June 9, 2020 – While botulinum toxin is commonly known as a cosmetic treatment for facial lines and wrinkles, a growing body of evidence suggests that “Botox” can also be an effective treatment for certain sports injuries and chronic pain conditions, according to a review in the June issue of Current Sports Medicine Reports, official journal of the American College of Sports Medicine (ACSM). The journal is published in the Lippincott portfolio by Wolters Kluwer.
Clint Moore, DO, and colleagues of the Uniformed Services University of the Health Sciences assembled and analyzed previous research on the use of botulinum toxin A (BoNT-A) – best known by the brand name Botox – for treatment of musculoskeletal disorders. "We found evidence showing promising pain relief and functional improvements using botulinum toxin for some very common conditions, including plantar fasciopathy, tennis elbow, and painful knee osteoarthritis,” Dr. Moore comments.
For These Musculoskeletal Disorders, Evidence Supports Botulinum Toxin Injection
Various types of BoNT-A are available, but all act on motor neurons (nerve cells) to produce muscle weakness and on sensory neurons to inhibit the release of pain modulators. As in cosmetic procedures, the effects of BoNT-A injection are time-limited, and treatment may need to be repeated for sustained benefits. The effects on muscle contraction last about three months, while effects on pain may last for six months.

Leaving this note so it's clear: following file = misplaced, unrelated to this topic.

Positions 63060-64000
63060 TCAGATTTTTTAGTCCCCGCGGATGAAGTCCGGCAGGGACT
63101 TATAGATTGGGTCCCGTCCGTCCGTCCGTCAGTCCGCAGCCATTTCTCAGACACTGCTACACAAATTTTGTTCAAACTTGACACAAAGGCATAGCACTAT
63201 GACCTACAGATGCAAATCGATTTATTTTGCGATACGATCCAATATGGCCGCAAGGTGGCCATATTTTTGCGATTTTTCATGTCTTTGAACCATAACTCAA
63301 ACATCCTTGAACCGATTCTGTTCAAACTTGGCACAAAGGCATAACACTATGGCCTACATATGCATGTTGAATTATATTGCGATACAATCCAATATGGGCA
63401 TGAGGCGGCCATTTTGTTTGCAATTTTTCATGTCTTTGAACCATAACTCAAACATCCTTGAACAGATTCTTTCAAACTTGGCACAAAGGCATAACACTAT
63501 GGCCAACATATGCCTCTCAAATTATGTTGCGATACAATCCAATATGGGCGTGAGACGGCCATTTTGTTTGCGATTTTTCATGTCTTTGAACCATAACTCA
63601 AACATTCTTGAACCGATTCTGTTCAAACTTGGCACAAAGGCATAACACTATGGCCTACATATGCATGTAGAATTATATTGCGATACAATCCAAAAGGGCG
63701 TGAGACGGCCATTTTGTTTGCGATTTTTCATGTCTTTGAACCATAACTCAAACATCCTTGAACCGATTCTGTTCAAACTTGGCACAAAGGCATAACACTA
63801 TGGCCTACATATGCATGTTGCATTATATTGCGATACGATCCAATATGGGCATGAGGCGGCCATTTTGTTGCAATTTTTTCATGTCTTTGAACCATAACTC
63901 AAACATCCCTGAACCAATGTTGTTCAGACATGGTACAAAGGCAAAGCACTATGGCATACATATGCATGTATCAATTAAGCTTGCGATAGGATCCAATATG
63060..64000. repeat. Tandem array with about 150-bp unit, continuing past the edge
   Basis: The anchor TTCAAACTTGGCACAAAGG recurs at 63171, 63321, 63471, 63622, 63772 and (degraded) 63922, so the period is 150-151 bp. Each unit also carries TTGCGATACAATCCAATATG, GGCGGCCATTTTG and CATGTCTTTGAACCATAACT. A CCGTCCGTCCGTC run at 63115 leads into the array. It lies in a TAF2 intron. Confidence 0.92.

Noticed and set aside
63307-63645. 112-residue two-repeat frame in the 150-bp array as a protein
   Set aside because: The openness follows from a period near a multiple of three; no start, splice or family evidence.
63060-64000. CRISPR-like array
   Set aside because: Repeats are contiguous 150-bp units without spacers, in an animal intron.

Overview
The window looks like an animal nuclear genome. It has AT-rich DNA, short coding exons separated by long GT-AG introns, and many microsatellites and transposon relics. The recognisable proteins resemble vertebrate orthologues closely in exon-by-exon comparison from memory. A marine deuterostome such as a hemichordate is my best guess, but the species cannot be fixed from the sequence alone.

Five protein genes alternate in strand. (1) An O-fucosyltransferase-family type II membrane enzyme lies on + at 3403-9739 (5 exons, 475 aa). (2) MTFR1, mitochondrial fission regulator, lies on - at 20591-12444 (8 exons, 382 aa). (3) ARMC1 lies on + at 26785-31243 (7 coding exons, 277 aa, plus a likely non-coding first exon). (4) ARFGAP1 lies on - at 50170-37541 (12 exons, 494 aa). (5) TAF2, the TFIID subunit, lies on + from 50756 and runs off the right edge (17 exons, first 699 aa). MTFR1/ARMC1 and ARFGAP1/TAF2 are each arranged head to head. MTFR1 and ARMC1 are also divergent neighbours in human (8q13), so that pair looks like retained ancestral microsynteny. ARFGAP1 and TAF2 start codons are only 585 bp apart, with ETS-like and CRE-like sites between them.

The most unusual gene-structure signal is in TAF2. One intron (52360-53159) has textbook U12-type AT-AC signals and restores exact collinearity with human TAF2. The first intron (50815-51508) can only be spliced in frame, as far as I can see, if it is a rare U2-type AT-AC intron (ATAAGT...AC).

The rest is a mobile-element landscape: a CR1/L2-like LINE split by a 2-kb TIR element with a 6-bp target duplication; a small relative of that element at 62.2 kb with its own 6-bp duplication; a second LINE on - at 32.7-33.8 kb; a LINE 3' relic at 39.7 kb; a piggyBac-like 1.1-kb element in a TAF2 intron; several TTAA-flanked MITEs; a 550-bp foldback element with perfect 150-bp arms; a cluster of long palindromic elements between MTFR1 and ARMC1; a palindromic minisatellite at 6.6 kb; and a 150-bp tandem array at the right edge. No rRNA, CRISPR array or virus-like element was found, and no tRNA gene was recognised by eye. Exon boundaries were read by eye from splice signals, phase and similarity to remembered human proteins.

In a critical analysis of the research literature, Dr. Moore and colleagues identified studies showing that the neuromuscular blockade provided by BoNT-A can reduce pain and improve function in several musculoskeletal conditions:
For each of these conditions, Dr. Moore and colleagues discuss the role of BoNT-A and how they use it in their practice, including injection technique and dosage. Their paper also reviews studies using BoNT-A for patients with myofascial pain syndrome, a relatively common cause of chronic pain – with inconclusive results.
The authors note that all of these are “off-label” uses for which BoNT-A is not an FDA-approved treatment, and emphasize the need for appropriate patient selection and counseling. Dr. Moore and coauthors conclude, “Further research is required to provide stronger clinical recommendations for the use of BoNT in musculoskeletal conditions.”
About Current Sports Medicine Reports
As an official review journal of the American College of Sports Medicine (ACSM), Current Sports Medicine Reports is unique in its focus entirely on the clinical aspects of sports medicine. It harnesses the tremendous scientific and clinical resources of ACSM to develop articles reviewing recent and important advances in the field that have clinical relevance. The journal's goal is to translate the latest research and advances in the field into information physicians can use in caring for their patients.
About Wolters Kluwer
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